One of the things you have to keep in mind while strolling the State Fair of Texas is the fact that Fair Park is a going concern all year long, not just during four weeks in September and October. I’ve already discussed many of the structures at least in passing, including a few of the museums — of which there are many, including the Science Place, the Museum of Science and Nature, the Women’s Museum, and the African-American Museum. That doesn’t even include the Music Hall, the Smirnoff Music Center, a nice band shell, and other entertainment venue like the Magnolia Lounge. And since Fair Park is open and active all year long, there’s enough business for this:
Yep, that’s the Old Mill Inn, a full-time restaurant. It probably makes money hand over fist during the Fair, but it’s open the rest of the year, too. I haven’t been there for years, but as I recall it has a nice, homey atmosphere, and the food is good. The one time I went I had that most Texan of dishes, chicken fried steak, and they got it right, too.
Before we mosey into the more mercantile portion of the State Fair, I just wanted to point out that they’ve made one of the exterior walls of Grand Place, one of the expedition halls, into a giant aquarium. I was impressed. See those big stripy fish there in the middle? Those are what we call “wipers.” They’re hybrids of striped and white bass. I’ve never caught one, but I’ve caught a few white bass, and I tell you what — if wipers fight like white bass, you’d have a helluva fight coming if you hooked one. Those other bass in there, by the way, are your standard largemouths.
And on we go into the vale of sin and iniquity…
That’s Big Tex up there, the benevolent giant who watches over the State Fair of Texas. He’s been doing so for decades now, waving that big right arm and talking to the guests. They brighten him up every year and make sure his clothes and boots are still wearable, but he’s basically the same as he ever was. There’s actually a guy in a booth somewhere who provides the voice; it’s a live thing, not recorded. You can see the aptly-named Tower Building and the Cotton Bowl in the background of this pic.
Big Tex more or less marks the the start of the Midway — you know, where they have all the expensive carny-style attractions and cheesy rides. You might recall me providing a picture of how it looks before the fair in a previous post:
Pretty forlorn and empty, right? Here’s the same midway when it’s occupied:
It would have been even busier if we’d come on a weekend instead of on a Wednesday. Btu check it: you’ve got your skeeball, your shooting games, your ring toss games, guess-your-weights, and all the other ways carnies skin you out of your money (a lot of these games didn’t even take tickets). Does it bother people that you can buy the stuffed animals and other impedimenta that you get for winning for less than you it costs you to win them? Well, no; carnivals aren’t about logic, they’re about impressing your girlfriends. Now, if you’re alone and you spend $20 to win a big purple dinosaur, that’s officially pathetic. If you do it so your girlfriend will think you’re a stud, it’s money well spent.
The Midway is impressive, but it simply doesn’t stack up to the Super Midway, which you can see right here. That’s where they keep all the rides.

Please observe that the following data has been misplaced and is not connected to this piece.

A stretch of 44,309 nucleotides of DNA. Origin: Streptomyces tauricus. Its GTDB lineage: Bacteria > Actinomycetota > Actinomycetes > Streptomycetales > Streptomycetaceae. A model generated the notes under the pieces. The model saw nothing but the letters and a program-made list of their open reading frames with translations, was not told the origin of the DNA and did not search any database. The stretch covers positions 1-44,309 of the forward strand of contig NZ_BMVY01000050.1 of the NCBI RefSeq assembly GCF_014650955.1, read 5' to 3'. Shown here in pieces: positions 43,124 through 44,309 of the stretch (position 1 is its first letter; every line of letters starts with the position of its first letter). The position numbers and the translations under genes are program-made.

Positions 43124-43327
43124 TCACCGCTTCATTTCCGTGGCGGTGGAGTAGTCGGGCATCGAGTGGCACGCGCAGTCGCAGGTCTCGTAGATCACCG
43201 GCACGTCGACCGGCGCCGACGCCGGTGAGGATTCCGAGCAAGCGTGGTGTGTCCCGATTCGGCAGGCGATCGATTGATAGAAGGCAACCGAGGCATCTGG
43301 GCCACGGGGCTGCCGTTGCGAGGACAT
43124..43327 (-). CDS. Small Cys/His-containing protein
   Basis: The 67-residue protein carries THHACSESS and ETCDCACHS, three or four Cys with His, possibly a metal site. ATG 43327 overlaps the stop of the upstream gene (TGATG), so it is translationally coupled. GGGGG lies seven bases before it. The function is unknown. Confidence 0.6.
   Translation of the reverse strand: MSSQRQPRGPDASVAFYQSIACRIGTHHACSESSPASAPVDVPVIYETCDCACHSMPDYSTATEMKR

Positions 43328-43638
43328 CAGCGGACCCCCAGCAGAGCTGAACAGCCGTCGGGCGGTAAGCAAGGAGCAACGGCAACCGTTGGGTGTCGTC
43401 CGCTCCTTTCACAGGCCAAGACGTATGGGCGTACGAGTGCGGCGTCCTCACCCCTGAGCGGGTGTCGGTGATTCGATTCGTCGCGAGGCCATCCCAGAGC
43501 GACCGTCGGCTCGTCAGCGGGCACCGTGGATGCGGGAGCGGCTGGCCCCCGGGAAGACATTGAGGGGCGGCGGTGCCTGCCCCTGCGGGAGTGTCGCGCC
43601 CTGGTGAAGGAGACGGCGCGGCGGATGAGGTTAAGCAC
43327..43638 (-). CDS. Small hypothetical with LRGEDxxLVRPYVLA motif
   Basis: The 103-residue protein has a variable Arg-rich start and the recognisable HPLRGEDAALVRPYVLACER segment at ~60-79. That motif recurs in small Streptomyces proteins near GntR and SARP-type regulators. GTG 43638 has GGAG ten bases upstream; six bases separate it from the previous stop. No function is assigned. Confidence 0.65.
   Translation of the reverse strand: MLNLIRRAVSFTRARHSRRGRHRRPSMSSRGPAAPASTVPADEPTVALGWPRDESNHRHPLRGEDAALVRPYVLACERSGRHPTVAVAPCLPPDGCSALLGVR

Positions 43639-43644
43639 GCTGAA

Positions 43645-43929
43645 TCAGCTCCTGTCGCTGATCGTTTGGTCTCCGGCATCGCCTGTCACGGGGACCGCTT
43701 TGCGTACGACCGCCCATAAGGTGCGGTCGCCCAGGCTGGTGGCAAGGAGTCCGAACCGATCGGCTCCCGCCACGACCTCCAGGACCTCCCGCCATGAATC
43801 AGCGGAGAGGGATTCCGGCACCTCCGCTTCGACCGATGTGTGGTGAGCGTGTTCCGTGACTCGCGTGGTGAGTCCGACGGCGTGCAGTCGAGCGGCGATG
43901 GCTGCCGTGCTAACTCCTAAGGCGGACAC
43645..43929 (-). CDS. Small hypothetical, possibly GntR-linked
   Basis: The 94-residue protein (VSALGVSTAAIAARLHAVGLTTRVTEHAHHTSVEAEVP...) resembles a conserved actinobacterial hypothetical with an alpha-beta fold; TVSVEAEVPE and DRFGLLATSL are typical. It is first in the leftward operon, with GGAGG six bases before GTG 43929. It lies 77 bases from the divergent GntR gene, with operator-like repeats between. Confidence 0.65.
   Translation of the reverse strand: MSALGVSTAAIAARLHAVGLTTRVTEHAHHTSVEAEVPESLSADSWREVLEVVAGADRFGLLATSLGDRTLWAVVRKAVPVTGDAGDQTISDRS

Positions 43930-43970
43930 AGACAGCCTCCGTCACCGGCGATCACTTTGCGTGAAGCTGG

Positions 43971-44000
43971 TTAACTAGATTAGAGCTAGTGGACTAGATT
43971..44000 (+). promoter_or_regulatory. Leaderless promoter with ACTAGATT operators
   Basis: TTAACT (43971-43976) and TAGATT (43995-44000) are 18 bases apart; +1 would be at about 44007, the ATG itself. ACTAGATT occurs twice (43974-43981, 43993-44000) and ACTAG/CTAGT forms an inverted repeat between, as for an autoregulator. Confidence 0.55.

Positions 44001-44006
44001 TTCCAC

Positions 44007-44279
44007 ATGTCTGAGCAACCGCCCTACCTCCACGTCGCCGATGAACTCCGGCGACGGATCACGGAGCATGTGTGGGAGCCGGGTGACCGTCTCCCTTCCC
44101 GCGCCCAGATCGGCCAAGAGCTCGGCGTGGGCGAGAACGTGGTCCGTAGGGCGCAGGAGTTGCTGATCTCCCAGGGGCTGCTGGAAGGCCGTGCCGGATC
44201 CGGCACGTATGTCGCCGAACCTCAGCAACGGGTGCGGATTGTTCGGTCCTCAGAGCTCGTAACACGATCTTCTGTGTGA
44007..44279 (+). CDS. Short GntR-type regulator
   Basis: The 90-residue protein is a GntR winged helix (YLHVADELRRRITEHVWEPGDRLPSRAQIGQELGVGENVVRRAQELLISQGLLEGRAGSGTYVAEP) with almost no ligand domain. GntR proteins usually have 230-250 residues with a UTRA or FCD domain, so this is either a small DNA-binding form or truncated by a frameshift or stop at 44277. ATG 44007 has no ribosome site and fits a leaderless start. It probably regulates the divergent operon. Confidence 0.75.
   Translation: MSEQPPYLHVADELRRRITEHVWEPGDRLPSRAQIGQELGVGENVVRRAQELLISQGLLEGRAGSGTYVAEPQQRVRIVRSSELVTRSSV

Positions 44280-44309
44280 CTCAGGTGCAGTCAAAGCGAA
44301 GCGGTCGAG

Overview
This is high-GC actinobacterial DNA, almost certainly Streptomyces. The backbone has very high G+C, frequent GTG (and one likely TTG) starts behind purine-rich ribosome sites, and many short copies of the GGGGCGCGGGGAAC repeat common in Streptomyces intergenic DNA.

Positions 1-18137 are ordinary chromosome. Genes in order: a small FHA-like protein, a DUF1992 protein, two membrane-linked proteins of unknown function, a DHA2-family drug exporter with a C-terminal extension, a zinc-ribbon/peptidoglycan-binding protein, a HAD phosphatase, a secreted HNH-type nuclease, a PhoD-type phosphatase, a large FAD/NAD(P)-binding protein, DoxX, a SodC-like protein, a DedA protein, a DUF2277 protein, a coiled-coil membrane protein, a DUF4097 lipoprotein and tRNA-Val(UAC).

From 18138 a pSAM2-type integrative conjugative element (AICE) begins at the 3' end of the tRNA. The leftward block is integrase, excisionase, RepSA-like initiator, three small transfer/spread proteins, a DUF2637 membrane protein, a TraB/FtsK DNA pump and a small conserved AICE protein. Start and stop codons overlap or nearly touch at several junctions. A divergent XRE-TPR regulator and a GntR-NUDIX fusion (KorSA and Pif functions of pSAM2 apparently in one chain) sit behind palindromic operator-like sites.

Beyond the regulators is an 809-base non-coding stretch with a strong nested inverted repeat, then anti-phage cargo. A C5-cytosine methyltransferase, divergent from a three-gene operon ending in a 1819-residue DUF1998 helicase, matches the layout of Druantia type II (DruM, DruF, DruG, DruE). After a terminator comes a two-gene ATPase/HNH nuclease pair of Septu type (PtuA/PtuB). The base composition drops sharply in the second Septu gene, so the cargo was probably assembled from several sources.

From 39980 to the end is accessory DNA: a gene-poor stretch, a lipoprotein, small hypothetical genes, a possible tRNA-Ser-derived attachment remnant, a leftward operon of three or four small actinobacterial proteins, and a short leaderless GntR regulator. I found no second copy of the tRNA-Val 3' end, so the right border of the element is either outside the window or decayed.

I believe I called them “creaky old rides” in an earlier part of this review, and some of them are. Not all, though; that’s the good old Texas Star Ferris wheel in the middle, which is very well maintained, and some of the other rides are bright, sparkly, and solid. I wasn’t impressed enough to take pictures of any of them, though — even the cheapest is far too cheesy to spend the equivalent of a buck for each minute of dubious fun. I was, however, interested to see that that’d resurrected this:
For those who want to see the entire Fair from a cable car, here’s your chance. It’s called the Skyway. I don’t know what they called it back when they had a cable car system before, but I do know that it failed disastrously on the last day of the Fair back in 1979. The cable parted and dropped some cable cars to the ground. One person died, and several others were severely injured. So hey, let’s go for a ride on the cable cars, ‘k?
To be fair, that was probably a one-time thing, and it certainly wasn’t repeated this year. I didn’t go for a ride, but only because I didn’t think it was worth 12 tickets — that’s six bucks for a ride maybe 200 yards long. No thanks. I didn’t go on the Ferris wheel, either, for the same reason. <> I’ve been on cable cars before at Astroworld in Houston (I think it’s a Six Flags now), and they were much longer and were free, once you’d paid the entry fee. I always felt perfectly safe on the Astroworld cable cars, despite my fear of heights.
Most people probably don’t realize it, given the frantic pace and in-your-face attractions of the Midway, but there are lots of free things to do on this side of the Fair, too. This is mostly the livestock area of the fairgrounds, with its big animal barns and such, but this is where most of the music is performed, too. Years back I saw Michelle Branch, The Calling, and Lifehouse all perform right after the other one Sunday afternoon. You may not remember any of them, but they were big for a while, and they were all up-and-coming back them.
But that was then and this is now, and I should save the rest of the Fair for one last entry. Keep an eye out: I’ll have it up later this week.